By the time I graduated I had been working on being in the present moment on a regular basis.  Then I began my post college training in rowing on an elite level.  This was a completely new world of intensity.  Nothing I had done resembled the length or the difficulty of the workouts I was now engaging in daily.  I had done a lot of preparation over four years to get to the point where I could function without too much fear around impending workouts, and I was now faced with testing out my progress.  I remember my first workout was a simple 3 hour steady state row.  Just go, for 3 hours.  See ya, in 3 hours!  After I finished that workout, and felt more than fine… I realized that I would have to control my mind in a way that was no longer half-assed.  I was going to have to just stop the thoughts of worry, concern, fear to enter.  I was going to survive, if nothing the years previous had shown me it was that I was always wrong about what I worried about.  None of the doomsday scenarios had happened and I was, in all honesty, exhausted with being a victim to my own mind.  So I stopped.  I practiced every day, every moment, being in my body, in my life, in my feelings.  I worked relentlessly on it.  I created dynamics in my relationships where I didn't allow what wasn't happening to take up too much space.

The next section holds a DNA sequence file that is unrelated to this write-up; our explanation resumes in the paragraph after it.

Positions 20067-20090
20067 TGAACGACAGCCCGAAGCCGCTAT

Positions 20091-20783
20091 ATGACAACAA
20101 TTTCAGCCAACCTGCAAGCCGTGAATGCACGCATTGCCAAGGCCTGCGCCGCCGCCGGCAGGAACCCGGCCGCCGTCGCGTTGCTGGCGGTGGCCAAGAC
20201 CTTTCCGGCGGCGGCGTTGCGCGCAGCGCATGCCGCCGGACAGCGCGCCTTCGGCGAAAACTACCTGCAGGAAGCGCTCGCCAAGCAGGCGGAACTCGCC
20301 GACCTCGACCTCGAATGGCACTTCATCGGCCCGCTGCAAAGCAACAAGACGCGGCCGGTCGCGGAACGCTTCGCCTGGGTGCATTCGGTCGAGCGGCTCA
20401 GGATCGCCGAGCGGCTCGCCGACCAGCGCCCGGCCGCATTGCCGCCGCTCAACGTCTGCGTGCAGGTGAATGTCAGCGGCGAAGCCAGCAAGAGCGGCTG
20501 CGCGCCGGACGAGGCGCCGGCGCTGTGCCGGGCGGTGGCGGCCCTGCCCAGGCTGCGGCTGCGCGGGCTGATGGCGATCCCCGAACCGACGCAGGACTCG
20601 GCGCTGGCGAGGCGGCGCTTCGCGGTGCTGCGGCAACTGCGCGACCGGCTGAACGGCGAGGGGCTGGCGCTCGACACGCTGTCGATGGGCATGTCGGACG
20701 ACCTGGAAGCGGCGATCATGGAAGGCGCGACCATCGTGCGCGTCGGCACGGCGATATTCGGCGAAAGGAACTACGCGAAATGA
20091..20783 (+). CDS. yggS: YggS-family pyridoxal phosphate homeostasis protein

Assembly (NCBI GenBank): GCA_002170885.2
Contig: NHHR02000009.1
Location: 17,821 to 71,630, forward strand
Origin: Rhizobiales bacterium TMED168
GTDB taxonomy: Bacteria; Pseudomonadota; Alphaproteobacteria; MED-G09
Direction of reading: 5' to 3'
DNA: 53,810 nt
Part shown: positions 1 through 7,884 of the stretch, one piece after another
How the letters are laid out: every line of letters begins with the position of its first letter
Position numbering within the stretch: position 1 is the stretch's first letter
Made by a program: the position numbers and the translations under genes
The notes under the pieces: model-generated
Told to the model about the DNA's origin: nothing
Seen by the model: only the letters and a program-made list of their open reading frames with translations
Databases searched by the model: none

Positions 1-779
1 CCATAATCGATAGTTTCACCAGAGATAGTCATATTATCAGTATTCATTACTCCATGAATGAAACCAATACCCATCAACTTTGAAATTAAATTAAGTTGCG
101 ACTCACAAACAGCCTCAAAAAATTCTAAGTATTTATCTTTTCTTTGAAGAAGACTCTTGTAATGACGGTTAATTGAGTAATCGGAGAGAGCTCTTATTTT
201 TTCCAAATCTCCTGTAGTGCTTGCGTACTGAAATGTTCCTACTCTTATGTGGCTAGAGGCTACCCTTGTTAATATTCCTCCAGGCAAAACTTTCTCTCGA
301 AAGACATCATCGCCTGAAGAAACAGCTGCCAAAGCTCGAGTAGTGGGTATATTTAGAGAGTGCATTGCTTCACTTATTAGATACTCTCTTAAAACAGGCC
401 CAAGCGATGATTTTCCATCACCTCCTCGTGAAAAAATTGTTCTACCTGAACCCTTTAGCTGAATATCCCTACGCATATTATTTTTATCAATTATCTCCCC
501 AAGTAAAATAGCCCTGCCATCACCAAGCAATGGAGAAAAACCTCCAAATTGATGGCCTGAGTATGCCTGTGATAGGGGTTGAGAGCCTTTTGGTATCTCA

That was a long time ago and I practice being in the moment without so much of a thought these days.  Every now and then I will notice myself drifting off into something that isn't true.  For clarification, things that aren't true are things that aren't happening now.  Literally.  Now you can have memories and you can have hopes, but truth, well the only truth is what I experience in the moment, everything else is interpretation… and to be strict, even this moment is an interpretation and skewed by my perspective.  So, though, I have and always do my work, there is a diligence that is necessary for mastery.  No matter how great you are at doing something, practice is always necessary to stay sharp and skilled.  

For those who are struggling any and everywhere, the true struggle is with yourself, your mind, your beliefs and your perspective.  You are the most challenging thing you will ever encounter.  The rest is cake.  You can choose to do the work or be done.  Good luck.   

xo

a